Consumers & PatientsFuture of Health CareMeaningful MeasuresValue-Based Health Care
January 31, 2018

What Does #MeToo Have to Do With Value-Based Health Care?

Are we measuring the right things in Value-Based Health Care? That’s the question I am asking myself while reviewing recent efforts by CMS to create better measures of health care value, called Meaningful Measures. Given current, widespread reports of sexual abuse and my recent reading about the dismal state of elder health care, I can’t respond affirmatively. A Value-Based Health Care System should curtail rising health care costs and promote better health for individuals. But we can’t miss the forest for the trees. If we focus on the minutia of medical processes or even outcomes of moderate value, yet miss…
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Alternative Payment Models (APM)Bundled PaymentsFuture of Health CarePerformance ImprovementValue-Based Health Care
January 24, 2018

BPCI Advanced Means Financial Risk Is Coming for Specialists

In case you missed Medicare’s messages about its reimbursement direction in recent years, CMS just reminded us that financial risk is well on its way. If you’re developing strategies that assume the status quo, it’s time to reassess your organization’s financial footing. CMS has already stated its intention to shift 50 percent of Medicare provider reimbursement into Alternative Payment Models (APMs) by the end of this calendar year. And those APMs are quickly transitioning toward putting providers at financial risk, because CMS is rewarding them to do so. CMS’s goal to impose financial risk was front and center again this…
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Future of Health CareMedical Decision-MakingPerformance ImprovementQualified Clinical Data Registry ReportingValue-Based Health Care
January 17, 2018

Time Out! How Strategic Pauses Can Enhance Medical Decision-Making to Improve Outcomes 

Health care providers are under increasing pressure to improve outcomes for patients with chronic conditions. There is pressure to meet quality measures, to establish programs that improve outcomes, to decrease costs for these conditions (utilization as an outcome)—or a combination of goals. At issue: what works, what is affordable, what is acceptable to patients and clinicians. The answers are elusive because there are many factors involved in the care of patients who have numerous chronic conditions, co-morbidities and medications, as well as multiple healthcare professionals providing their care. Adding to this complexity, any outcomes improvement for patients with chronic conditions…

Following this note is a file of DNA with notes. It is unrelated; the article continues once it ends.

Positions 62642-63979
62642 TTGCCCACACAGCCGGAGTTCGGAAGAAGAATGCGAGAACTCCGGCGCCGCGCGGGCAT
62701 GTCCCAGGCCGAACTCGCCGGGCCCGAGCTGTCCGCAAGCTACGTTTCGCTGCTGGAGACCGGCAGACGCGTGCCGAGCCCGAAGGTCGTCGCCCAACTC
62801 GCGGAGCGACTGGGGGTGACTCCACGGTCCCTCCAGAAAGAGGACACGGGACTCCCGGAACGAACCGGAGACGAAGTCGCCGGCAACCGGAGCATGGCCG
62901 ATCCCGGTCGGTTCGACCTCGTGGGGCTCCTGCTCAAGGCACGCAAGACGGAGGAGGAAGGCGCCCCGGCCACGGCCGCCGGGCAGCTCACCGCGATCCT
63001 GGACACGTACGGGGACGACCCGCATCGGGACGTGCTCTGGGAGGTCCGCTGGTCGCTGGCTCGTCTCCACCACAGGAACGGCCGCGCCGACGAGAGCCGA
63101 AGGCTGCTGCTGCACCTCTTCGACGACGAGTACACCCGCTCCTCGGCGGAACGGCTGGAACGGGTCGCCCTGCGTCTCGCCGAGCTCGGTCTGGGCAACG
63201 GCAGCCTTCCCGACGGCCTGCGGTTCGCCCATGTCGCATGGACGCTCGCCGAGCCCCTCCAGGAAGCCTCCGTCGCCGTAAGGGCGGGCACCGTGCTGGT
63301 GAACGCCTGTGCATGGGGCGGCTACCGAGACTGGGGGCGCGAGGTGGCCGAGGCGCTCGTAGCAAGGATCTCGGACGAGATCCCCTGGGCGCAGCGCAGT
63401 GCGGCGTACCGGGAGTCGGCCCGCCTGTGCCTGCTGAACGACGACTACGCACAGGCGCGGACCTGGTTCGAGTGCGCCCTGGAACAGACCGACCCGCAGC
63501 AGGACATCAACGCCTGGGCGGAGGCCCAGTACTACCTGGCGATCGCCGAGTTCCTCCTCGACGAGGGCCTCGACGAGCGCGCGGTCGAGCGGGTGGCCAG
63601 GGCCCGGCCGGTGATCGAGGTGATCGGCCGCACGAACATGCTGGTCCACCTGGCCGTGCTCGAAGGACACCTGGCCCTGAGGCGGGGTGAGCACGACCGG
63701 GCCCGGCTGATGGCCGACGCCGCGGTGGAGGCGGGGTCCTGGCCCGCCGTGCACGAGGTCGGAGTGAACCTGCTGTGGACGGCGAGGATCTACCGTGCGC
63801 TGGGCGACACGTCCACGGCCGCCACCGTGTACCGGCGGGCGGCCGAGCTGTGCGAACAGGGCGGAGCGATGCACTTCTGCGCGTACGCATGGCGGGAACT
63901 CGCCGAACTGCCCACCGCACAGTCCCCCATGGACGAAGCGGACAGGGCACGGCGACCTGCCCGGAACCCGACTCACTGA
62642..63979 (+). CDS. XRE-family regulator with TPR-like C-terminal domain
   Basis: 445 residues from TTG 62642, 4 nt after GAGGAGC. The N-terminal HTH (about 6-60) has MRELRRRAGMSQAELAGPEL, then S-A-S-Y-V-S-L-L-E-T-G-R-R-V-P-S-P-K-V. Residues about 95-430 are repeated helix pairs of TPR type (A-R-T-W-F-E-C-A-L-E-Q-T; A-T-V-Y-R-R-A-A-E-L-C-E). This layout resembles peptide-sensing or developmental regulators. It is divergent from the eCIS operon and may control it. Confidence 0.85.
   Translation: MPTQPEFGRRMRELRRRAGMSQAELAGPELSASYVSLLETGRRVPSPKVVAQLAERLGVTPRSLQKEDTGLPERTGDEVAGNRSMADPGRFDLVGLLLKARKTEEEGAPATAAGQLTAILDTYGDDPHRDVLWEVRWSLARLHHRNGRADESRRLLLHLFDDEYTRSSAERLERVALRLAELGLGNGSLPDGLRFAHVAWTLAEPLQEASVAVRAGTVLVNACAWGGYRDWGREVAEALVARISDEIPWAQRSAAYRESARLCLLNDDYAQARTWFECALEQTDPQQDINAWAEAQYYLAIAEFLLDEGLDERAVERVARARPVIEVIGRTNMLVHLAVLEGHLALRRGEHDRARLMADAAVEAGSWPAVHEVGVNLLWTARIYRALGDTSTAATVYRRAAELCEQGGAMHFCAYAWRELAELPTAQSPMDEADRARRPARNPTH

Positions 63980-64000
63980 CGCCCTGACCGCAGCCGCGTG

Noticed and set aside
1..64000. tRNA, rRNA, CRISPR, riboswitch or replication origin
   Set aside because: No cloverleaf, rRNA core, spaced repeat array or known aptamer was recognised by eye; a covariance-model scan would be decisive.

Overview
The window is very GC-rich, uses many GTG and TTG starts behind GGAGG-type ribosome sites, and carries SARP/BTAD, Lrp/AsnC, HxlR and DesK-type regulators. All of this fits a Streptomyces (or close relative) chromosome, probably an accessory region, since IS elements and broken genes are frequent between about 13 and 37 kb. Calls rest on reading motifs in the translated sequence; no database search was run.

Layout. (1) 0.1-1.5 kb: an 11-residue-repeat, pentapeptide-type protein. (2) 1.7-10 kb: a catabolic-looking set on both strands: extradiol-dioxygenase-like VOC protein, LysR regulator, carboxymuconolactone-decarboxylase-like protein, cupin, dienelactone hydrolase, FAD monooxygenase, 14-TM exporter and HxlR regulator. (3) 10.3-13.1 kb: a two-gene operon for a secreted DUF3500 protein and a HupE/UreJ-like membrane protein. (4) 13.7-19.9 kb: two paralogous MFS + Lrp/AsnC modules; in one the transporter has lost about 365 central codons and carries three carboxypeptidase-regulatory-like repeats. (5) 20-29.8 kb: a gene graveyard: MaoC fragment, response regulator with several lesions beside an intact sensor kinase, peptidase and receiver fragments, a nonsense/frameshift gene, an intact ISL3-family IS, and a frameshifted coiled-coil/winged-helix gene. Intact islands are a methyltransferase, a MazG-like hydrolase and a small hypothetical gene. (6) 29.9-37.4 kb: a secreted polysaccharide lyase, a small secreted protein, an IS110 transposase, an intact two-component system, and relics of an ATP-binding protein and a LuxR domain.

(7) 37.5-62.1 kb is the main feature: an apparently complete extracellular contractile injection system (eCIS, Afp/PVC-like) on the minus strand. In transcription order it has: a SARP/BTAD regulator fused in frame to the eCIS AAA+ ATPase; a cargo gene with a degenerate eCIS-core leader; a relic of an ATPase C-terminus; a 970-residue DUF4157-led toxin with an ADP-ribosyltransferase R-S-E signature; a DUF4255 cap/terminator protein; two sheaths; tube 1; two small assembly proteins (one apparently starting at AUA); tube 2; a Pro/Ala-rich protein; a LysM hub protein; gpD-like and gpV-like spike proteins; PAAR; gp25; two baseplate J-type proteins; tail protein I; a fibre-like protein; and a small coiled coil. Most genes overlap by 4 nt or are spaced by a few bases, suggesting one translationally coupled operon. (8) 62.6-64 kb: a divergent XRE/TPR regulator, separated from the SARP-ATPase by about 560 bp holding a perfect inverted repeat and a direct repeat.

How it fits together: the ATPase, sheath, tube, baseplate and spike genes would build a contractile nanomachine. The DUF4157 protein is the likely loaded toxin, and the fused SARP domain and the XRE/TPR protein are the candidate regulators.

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Future of Health CareMedical Decision-MakingValue-Based Health Care
January 10, 2018

Reining In Medical Costs Might Work If We Could All Agree What “Cost” Means

A few days ago, a couple of providers commented on my recent posts about cost performance improvement in health care. The first of these posts reviewed obstacles to provider strategies for managing costs and how to overcome them, and the second addressed technology that providers would need to both measure and improve performance. One commenter took issue with my statement that providers have not embraced cost reduction because the reimbursement system rewarded growth and more services. Another stated that providers have undertaken cost control for years, and they have invested heavily in accounting and financial systems, as well as aggregation of…
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Future of Health CareMedical Decision-MakingPatient EmpowermentValue-Based Health Care
January 3, 2018

Can the New Year Bring A Real Solution to Affordable Health Care–From Providers?

Every New Year, we commence another round of solutions to fix our expensive health care system.  2018 will be no different.  A predicted 5.5 percent increase in medical costs over last year will no doubt spawn new efforts to contain direct payments to providers or transfer costs to consumers—or both. No solution has appeased health system stakeholders, including employers, health plans, consumers and providers. No matter where the system is pinched, another part reacts, and costs continue to outpace inflation. Most solutions, however, have been implemented by payers—government and commercial health plans, as well as employers—against providers and consumers. Why…
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